Books of Previous Years
Five months after reading it, I'm still haunted by Hubert Mingarelli's fantastic little book A Meal In Winter, in which a couple of Nazi soldiers sent from their remote outpost to hunt Jews in the forest are faced with an impossible moral choice. Equally complex and powerful was Jenny Erpenbeck's Visitation which could well have been written by one of the European greats in the middle of the twentieth century. I got my first taste of Korean literature with Hwang Sun-Mi's superb Orwellian fable, The Hen Who Dreamed She Could Fly while cult Belgian writer Dmitri Verhulst struck again with his excoriating Christ Comes To Brussels, an hilarious collision of religious obsession, delusion and high comedy. And, in my ever growing attempt to expand my literary horizons, graphic fiction has had a strong showing with Rutu Modan's The Property and Jeff Lamire's Underwater Welder both ending high on my list of favourites.

A Brief Message From My Speakers
I don't usually include music in my mid-year reports but I can't in good conscience ignore the album that has single-handedly got me excited about music again. Canadian abrasive melodic punkers PUP's self-titled album is about as incredible as a debut could ever hope to be. In fact I loved it so much that I didn't download a free torrent but actually dragged my lazy arse to the record store and bought a physical copy. I know. That's crazy talk!

Well, I can't say I know what the rest of this year will bring. I suspect I won't be reading quite as much as I race towards my own deadline, but there's still a bunch of books that have me excited including new ones by Javier Cercas, Aharon Appelfeld, Will Wiles, Haruki Murakami, David Mitchell, Samuel Beckett (ok, so a newly unearthed SB) as well as the rest of Jeff VanderMeer's thus far brilliant Southern Reach Trilogy. I'm also a little late off the mark but hope to get to Pig's Foot by Carlos Acosta, All That Is Solid Melts Into Air by Darragh McKeon and Glow by Ned Beauman. Ah, who am I kidding? I'll be reading just as much. I just won't be sleeping.

Confessions of a Festival Lackey

on Thursday, June 5, 2014
Three days on and I'm finally emerging from the wonderful afterglow of the Melbourne Jewish Writers' Festival. Over a year in the planning, the two days and one night turned out to be everything we'd hoped for and, to lean on a crappy cliche, more. Eighty writers from Melbourne, interstate and overseas, sixty volunteers and over two thousand tickets sold to sessions. Holy gefilte fish... Having been to a fair few literary festivals in my time, mostly as an avid lit lover/sycophant but more recently as a participant, I have to say this ranks up there with the best. I know, humility isn't my strong point. I could babble on about this for days but I've managed to whittle it down to a few highlights:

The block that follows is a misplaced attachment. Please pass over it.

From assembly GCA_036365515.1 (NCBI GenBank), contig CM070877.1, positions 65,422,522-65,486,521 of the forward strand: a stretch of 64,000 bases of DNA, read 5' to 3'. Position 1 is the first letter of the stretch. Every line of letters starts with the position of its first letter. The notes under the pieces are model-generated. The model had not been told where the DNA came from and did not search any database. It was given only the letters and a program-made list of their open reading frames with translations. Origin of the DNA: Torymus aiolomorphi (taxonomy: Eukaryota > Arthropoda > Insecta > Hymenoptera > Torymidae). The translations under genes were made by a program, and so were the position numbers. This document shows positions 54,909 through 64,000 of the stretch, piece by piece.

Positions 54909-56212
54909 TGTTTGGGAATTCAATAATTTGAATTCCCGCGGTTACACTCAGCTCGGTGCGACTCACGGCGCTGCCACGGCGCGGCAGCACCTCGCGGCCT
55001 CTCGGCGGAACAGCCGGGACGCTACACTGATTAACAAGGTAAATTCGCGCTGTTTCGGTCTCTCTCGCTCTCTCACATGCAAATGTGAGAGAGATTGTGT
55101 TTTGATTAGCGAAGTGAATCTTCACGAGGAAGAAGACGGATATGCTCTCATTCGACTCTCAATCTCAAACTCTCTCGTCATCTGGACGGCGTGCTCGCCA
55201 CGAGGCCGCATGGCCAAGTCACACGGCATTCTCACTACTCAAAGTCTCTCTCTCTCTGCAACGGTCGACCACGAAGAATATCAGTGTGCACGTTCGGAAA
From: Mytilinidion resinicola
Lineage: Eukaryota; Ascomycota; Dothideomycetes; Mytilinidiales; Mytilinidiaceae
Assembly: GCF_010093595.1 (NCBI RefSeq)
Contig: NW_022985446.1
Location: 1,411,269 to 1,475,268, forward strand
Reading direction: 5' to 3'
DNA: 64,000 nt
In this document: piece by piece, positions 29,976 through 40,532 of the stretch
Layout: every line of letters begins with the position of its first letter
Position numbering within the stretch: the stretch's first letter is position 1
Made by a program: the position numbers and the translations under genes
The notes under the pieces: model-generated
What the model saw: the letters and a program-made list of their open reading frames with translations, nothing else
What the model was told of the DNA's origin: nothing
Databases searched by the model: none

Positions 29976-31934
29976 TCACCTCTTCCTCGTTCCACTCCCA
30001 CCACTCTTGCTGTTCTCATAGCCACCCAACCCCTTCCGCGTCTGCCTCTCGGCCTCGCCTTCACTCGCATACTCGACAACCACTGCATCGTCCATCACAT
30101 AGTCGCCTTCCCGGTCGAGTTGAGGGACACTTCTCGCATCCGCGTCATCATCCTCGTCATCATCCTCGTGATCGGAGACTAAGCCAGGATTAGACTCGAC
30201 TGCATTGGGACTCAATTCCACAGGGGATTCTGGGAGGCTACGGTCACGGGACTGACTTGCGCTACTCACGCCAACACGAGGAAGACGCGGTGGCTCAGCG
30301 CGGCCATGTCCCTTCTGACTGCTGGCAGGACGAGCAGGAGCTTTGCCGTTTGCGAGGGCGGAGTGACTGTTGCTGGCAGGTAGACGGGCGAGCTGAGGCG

Favourite Sessions In Which I Did Not Participate
I went to plenty of really great sessions but three really stood out. Rachael Kohn's live video discussion with living legend Irvin Yalom was a scintillating exchange of ideas between two people of towering intellect, passion and talent. It really kicked the first day off with a bang. Peter and Renata Singer's session on the moral lessons a reader can learn from great literature was also a true delight to behold. Both Peter and Renata are amazing thinkers and I greatly appreciated the depth and substance of their perspectives on a whole range of books I already loved but hadn't quite thought of in moral/ethical terms before. Finally, Dara Horn in conversation with Tali Lavi was not only great fun but also gave the audience fantastic insight to the work (and workings) of one of American literature's young guns. Extra credit to Dara who took a punt on coming out to an inaugural festival that might just as well have tanked but, thanks in part to her, did exactly the opposite.

Session I Wished I'd Seen But Got Waylaid As A Panellist In The Other Room
By all accounts the session on Landscapes: The Sense of Place in Literature was unbelievable. No surprises there; the panel consisted of Linda Jaivin, Dara Horn and Maria Tumarkin and was chaired by Tali Lavi. I also would have loved to have seen the session on Trauma with personal fave Arnold Zable, who has worked with refugee communities and bushfire survivors, and Zeruya Shalev who survived a suicide bombing.

Personal Highlight #1
Who doesn't love crapping on about their favourite books? Heck, I've made an entire blog of it. So my session on Forgotten Gems with Arnold Zable and Renata Singer, chaired by former Jewish Museum director Helen Light was a real thrill. Arnold did Bruno Schulz's Street of Crocodiles, Renata did Clarice Lispector's Near To The Wild Heart and I (surprise surprise) did Mr. Theodore Mundstock by Ladislav Fuks. The audience really got into it too, with everyone jumping up to share their favourite 'forgotten' books. Great fun all round.

Personal Highlight #2